There is one for Muslims as well: The Muslim Rashtriya Manch, which wants to send out the message that “every Muslim is not a fanatic”. Presiding over such an extended Parivar, Bhagwat has the mandate to be the final arbiter of “family values”. Will those values be in harmony with the spirit of the modern times? Or, will they make the existing cultural fault-lines more glaring? He has to kill so many stereotypes before he can play out the script of modernisation within the organisation.
He will have to disown and neutralise the army of rabble-rousers and demonisers who continue to manufacture enemies of the socalled Hindu Rashtra. The lathi-wielding cultural Gestapos running amok or the trident-waving demolishers atop a mosque are not images compatible with Bhagwat’s message of change. He has to redeem Hindutva from the politics of hate. He has to make it culturally and socially acceptable. And it has to be a time of introspection as well. RSS is an organisation which has produced leaders like Deen Dayal Upadhyaya, Vajpayee, Advani and Nanaji Deshmukh. Today it is only capable of offering us an atrocity like a Pravin Togadia or others who can only divide the mind of India.
He may not consider the pub-going girls of Mangalore particularly modern, but he doesn’t endorse the violent enforcement of culture either. Though he says that the socalled Hindu terrorism is an “illusionary and self-contradictory lie” created by “Hindu-hating political forces” desperate for votes, he is believed to be unhappy about some fringe Hindu groups taking the terror route. And some of his reforms are even sartorial.
Till 10 years ago, it was mandatory for the swayamsevaks to wear a uniform of khaki shorts and white shirts while attending the daily shakha. No longer. The uniform is compulsory only on special occasions. The new dress code is called “supravesh” (all white); it could be anything, even kurta-pyjama or dhoti and shirt. He was very much instrumental in recognising the importance of caste leaders in expanding the RSS’ base.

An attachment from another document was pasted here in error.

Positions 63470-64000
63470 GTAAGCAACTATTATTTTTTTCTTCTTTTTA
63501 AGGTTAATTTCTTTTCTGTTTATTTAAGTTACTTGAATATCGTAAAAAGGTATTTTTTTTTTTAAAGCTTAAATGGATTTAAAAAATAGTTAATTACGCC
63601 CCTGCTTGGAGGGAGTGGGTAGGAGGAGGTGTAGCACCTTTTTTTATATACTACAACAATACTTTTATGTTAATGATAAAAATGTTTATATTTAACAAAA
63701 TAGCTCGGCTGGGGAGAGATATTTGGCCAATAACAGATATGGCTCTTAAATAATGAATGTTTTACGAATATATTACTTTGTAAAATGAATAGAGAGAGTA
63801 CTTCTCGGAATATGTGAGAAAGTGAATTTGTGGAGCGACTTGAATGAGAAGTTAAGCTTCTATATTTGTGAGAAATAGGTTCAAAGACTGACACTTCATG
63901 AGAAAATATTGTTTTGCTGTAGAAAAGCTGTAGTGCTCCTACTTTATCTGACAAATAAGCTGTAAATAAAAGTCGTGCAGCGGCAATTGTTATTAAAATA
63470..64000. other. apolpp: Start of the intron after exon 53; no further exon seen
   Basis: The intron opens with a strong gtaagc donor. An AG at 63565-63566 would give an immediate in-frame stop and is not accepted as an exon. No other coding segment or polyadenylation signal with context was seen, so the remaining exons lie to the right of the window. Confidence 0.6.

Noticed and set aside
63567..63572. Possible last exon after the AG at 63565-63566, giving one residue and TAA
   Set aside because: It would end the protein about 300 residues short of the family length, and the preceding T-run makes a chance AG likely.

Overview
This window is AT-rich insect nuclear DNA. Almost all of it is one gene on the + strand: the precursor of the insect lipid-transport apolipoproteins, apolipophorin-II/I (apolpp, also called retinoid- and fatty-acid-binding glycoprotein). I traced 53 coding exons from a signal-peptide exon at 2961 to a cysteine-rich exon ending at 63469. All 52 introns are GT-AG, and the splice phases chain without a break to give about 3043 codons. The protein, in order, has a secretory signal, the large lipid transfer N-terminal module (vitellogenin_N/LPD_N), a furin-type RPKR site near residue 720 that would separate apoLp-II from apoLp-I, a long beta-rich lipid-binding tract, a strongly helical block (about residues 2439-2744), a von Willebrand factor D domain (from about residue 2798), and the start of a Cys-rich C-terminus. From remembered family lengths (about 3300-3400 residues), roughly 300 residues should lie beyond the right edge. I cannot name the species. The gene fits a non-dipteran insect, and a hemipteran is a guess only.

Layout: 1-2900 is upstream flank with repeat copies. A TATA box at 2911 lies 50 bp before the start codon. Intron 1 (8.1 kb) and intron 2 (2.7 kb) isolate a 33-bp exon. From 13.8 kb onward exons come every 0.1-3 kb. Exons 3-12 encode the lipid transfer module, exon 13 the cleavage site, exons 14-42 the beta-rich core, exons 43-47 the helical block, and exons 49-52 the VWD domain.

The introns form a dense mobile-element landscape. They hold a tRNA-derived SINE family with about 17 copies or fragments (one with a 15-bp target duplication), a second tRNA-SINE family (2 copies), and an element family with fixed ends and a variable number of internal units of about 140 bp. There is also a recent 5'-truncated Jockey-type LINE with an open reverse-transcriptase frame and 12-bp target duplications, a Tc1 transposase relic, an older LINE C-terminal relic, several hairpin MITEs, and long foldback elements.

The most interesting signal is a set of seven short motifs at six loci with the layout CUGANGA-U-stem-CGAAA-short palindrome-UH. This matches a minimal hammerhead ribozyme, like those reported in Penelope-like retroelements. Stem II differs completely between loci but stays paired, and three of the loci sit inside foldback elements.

He doesn’t make a virtue out of rigidity masquerading as consistency. Following Advani’s controversial statement on “secular”Jinnah, Bhagwat was the first to tell the RSS top brass that they should take on the BJP leader. Three years later, the same Bhagwat realised that there was no better alternative than Advani to lead the BJP. So he himself went to meet Advani to announce that he was once again acceptable to the RSS.
A great admirer of Gandhi, he was the one who took the initiative in bringing Scheduled Castes and Tribes into the RSS fold. In one of the speeches he delivered after becoming the general secretary, he didn’t mention the name of Hindutva icon Veer Savarkar even once but Gandhi was a recurring hero. An agitated Savarkar supporter went to Bhagwat and complained. Bhagwat, always polite, apologised first and then took on the challenger: “But tell me whether you appreciate Gandhi’s contribution to society despite his mistakes.” The challenger just walked away in silence, most likely as a wiser man. And his soon-tobe-launched programme called Gau-Gram Sankarshan Yatra (a cow-protection journey across the villages) too is inspired by Gandhi.
Bhagwat, a Reader’s Digest junkie and a regular watcher of History and National Geographic channels, ended his speech in Nagpur with a call for facing up to new challenges: “Let all of us strive to expand and consolidate still further our already existing nationwide network to enable our society to effectively respond to all the challenges it is facing, by adopting appropriate strategies and techniques”.
What are Bhagwat’s strategies and techniques to keep RSS relevant as a cultural organisation? He certainly requires techniques other than powerpoint presentations (of which he is a new convert) and the emphasis on youth power (of which he is a tireless promoter). He needs a message that is in tune with the ideas and aspirations of 21st Century India where a brotherhood based on religion still evokes fear, no matter what the religion is called. “You can change everything , except our core belief in a Hindu Rashtra”, he says.
If such a civilisational definition of India makes some Indians the excluded others, the challenges of the man who aspires to be the moderniser become all the more daunting. It also provides Mohanrao Bhagwat an opportunity to become the Great Reconciler.
—with Shyamlal Yadav and Uday Mahurkar